Physical pressures

 IntoleranceRecoverabilitySensitivityEvidence/Confidence
High High Moderate Moderate
Fucus distichus lives permanently attached to rock so would be removed upon substratum loss. The species has been observed to readily recruit to cleared areas (Ang, 1991) and has fast growth rates, so recovery rates should be high.
High High Moderate Moderate
The effect of smothering depends on the state of the tide when the factor occurred. If smothering happened while the plant was emersed the whole plant would be buried underneath the sediment preventing photosynthesis. If smothering occurred while the plant was immersed the impact of smothering would be lessened because some of the fronds would escape burial. The species has been observed to readily recruit to cleared areas (Ang, 1991) and has fast growth rates, so recovery rates should be high.
Low Very high Very Low Moderate
Silt may cover some of the frond surfaces reducing light available for photosynthesis and lowering growth rates. On return to normal siltation levels the normal growth rate would be quickly restored.
No information
High High Moderate Moderate
Fucus distichus is intolerant of desiccation, but the critical water content is not known. Increases in desiccation would cause the upper limit of the species distribution to become depressed. Decreases in desiccation may allow the upper limit of the species to extend up the shore. The species has been observed to readily recruit to cleared areas of the shore (Ang, 1991) and has fast growth rates, so recovery rates should be high.
High High Moderate Moderate
Fucus distichus would suffer desiccation, nutrient stress and extremes of temperature when exposed to air. Increases in the period of emergence would cause the upper limit of the species distribution to become depressed. Decreases in the period of emergence may cause the species to extend further up the shore. The species has been observed to readily recruit to cleared areas (Ang, 1991) and has fast growth rates, so recovery rates should be high.
No information
Low High Low Low
Increased water flow rate may cause plants to be torn off the substratum. However, Fucus distichus appears to attach very strongly to the substratum because it lives in areas exposed to very high wave action and strong water currents.
No information
High High Moderate Moderate
Fucus distichus reaches the southern limit of its distribution in the British Isles, so would probably be very intolerant of increases in temperature. Decreases in temperature would probably have little effect and may allow the species to colonize further south. The species has been found to tolerate freezing in small rock pools in Maine (Pearson & Davison, 1994).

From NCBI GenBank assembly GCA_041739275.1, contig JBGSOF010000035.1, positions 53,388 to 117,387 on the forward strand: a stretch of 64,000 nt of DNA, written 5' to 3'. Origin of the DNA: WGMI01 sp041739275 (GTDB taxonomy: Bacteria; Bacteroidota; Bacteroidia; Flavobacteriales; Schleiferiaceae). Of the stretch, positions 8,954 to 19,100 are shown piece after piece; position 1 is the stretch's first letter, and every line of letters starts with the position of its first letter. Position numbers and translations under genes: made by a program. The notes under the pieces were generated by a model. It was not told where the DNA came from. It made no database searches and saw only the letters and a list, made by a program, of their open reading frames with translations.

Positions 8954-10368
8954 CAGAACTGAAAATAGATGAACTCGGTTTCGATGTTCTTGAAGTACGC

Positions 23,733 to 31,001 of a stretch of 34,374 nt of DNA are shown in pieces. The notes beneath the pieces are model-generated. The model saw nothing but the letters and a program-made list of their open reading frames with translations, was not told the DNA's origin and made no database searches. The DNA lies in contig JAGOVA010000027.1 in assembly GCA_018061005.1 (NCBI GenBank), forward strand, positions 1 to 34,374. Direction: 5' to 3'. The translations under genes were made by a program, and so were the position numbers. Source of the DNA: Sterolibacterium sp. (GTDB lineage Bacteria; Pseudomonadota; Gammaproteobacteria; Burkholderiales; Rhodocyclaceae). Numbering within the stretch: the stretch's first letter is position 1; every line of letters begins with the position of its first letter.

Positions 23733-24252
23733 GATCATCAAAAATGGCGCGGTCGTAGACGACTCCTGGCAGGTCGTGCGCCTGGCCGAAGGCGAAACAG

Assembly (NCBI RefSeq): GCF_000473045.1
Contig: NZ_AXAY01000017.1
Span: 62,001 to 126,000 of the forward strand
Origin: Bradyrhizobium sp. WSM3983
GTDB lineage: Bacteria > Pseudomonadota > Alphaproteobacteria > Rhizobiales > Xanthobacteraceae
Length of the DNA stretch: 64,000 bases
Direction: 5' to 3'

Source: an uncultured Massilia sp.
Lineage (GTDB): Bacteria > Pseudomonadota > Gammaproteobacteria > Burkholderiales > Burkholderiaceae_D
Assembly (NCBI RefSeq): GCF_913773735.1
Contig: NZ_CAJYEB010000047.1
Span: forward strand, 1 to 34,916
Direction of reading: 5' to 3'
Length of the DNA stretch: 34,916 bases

No information
Low Very high Very Low Moderate
Turbidity would reduce light available for photosynthesis and so lower growth rates. On return to normal turbidity levels the normal growth rate would be restored.
No information
Intermediate High Low Low
Fucus distichus has been recorded worldwide from very sheltered to very exposed conditions, but in Britain & Ireland it is mainly found on very exposed shores. A shift to more sheltered conditions may allow other fucoid species to inhabit the shore which are faster growing and would out-compete Fucus distichus. An increase in the level of wave exposure may result in plants being torn off the substratum. Provided nearby Fucus distichus populations are maintained, recovery rates should be high because the species has been observed to rapidly recruit to cleared areas (Ang, 1991).
No information
Tolerant Not relevant Not sensitive Not relevant
Seaweeds have no known mechanism for sound perception.
Tolerant Not relevant Not sensitive Not relevant
Seaweeds have no known mechanism for visual perception.
Intermediate High Low Low
Abrasion may damage the fronds of established seaweeds and kill germlings of Fucus distichus. Human trampling has been shown to significantly reduce the cover of fucoids on a shore (Holt et al., 1997) but trampling is unlikely to occur on the very exposed shores on which Fucus distichus lives. The species has been observed to readily recruit to cleared areas (Ang, 1991) and has fast growth rates, so recovery rates should be high.
High High Moderate Moderate
Fucus distichus lives permanently attached to the substratum and upon removal it cannot re-establish an attachment. The species has been observed to readily recruit to cleared areas (Ang, 1991) and has fast growth rates, so recovery rates should be high.

Chemical pressures

 IntoleranceRecoverabilitySensitivityEvidence/Confidence
No information Not relevant No information Not relevant